What’s the take away for litigants? First, check the indictment before trial. This will help you identify fatal defects. For prosecutors, if you keep the charging language in mind as you prepare the case, it will also help you avoid a fatal variance. Second, for the defense, check the indictment after the State rests. If there’s a fatal variance, be sure to make a motion to dismiss on that basis, because, as the title of this post indicates, use it or lose it is the rule.
For more information about all of these issues, see my paper here.
I’m working on revising Arrest Warrant and Indictment Forms, a manual that provides charging language for several hundred common offenses. In the course of working on language for possession of stolen goods and receiving stolen goods, I noticed a couple of things that might be of interest.
First, there are two statutes that criminalize each offense. The principal larceny statute, G.S. 14-72, also criminalizes possession of stolen goods and receiving stolen goods, but there are also stand-alone statutes prohibiting receiving stolen goods, see G.S. 14-71, and possession of stolen goods, see G.S. 14-71.1. That’s an odd state of affairs, but the statutes appear to be consistent with one another, so it’s not problematic. If anyone knows why G.S. 14-71 and G.S. 14-71.1 were enacted, please post a comment or send me an email.
Second, the knowledge requirements for the offenses have an interesting wrinkle. Larceny is a felony in the circumstances set forth in G.S. 14-72(b) – when it is from the person, pursuant to a breaking or entering, and so on. Possession of stolen goods and receiving stolen goods are likewise felonies if the goods were stolen under one of those circumstances, but only if the defendant “kn[ew] or ha[d] reasonable grounds to believe” that the goods were stolen in that manner. G.S. 14-72(c). See also State v. Southards, 189 N.C. App. 152 (2008); N.C.P.I. – Crim. 216.45. So suppose that A pickpocket’s B’s cell phone, then gives the phone to C. If A tells C that A the phone is stolen, but not that A stole the phone from the person of B, C is guilty only of a misdemeanor.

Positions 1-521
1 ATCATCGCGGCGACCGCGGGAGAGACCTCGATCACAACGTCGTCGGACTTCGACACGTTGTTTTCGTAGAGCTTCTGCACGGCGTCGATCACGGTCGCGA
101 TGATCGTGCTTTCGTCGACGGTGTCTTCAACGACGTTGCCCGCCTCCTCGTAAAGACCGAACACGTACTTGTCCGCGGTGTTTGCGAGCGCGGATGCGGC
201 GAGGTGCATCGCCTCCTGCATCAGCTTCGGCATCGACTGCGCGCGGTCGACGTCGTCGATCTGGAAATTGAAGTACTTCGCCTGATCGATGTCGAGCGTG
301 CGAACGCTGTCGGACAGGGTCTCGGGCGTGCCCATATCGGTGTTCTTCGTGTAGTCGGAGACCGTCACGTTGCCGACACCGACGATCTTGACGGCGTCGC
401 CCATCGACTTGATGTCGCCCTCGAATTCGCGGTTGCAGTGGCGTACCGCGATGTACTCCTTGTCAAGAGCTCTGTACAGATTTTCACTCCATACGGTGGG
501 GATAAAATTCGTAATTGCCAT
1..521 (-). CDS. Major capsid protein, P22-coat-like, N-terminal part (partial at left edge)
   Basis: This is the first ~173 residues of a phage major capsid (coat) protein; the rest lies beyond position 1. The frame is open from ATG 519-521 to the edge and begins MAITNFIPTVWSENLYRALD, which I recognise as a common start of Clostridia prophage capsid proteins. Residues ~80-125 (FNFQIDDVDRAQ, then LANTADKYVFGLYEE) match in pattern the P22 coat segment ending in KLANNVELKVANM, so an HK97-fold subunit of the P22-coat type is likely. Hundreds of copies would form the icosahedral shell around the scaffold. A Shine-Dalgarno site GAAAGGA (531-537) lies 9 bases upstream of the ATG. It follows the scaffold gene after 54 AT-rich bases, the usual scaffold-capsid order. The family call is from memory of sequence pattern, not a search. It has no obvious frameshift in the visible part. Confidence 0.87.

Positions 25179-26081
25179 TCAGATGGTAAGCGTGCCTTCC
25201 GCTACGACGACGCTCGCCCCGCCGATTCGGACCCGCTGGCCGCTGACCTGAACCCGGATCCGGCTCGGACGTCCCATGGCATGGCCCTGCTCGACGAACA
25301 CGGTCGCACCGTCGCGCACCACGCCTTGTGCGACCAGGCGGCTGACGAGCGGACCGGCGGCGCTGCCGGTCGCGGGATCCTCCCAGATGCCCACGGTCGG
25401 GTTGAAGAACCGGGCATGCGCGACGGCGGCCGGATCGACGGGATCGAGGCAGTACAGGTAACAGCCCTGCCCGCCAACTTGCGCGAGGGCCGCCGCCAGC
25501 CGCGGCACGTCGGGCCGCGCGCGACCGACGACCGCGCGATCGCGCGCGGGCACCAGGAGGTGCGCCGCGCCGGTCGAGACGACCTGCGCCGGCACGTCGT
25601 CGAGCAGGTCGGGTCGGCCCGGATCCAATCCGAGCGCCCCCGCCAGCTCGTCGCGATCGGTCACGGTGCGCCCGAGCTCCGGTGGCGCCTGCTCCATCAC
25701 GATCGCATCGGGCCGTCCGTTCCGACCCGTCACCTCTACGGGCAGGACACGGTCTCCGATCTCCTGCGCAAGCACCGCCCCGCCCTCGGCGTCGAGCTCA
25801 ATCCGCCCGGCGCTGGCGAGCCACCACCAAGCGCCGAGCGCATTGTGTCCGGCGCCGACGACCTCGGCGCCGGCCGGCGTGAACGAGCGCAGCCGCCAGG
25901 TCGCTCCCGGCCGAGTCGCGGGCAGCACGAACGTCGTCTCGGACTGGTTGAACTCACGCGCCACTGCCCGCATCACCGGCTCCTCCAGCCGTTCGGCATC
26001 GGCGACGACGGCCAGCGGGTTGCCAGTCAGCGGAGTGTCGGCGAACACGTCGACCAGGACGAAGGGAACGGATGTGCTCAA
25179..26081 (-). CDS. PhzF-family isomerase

Compare that to the other common circumstance in which larceny is a felony, which is when the value of the stolen items exceeds $1,000. G.S. 14-72(a). In that case, possession of stolen goods and receiving stolen goods are felonies regardless of whether the defendant knew of the factor that elevated the larceny to a felony, i.e., the value of the stolen items. G.S. 14-72(a); State v. Brown, 85 N.C. App. 583 (1987); N.C.P.I. – Crim. 216.40. So in the example above, if the cell phone happens to be a limited edition model signed by Paris Hilton and worth $5,000, C is guilty of a felony even if C fails to recognize the value of the phone.
As an aside relevant to this point, it looks to me as though N.C.P.I. – Crim. 216.41 and 216.49C, the pattern instructions for receiving and possessing goods stolen from a construction site, are incorrect. The statute requires that the defendant know, or have reasonable grounds to believe, that the goods were stolen from a construction site, see G.S. 14-72.6, while the pattern instruction omits that requirement.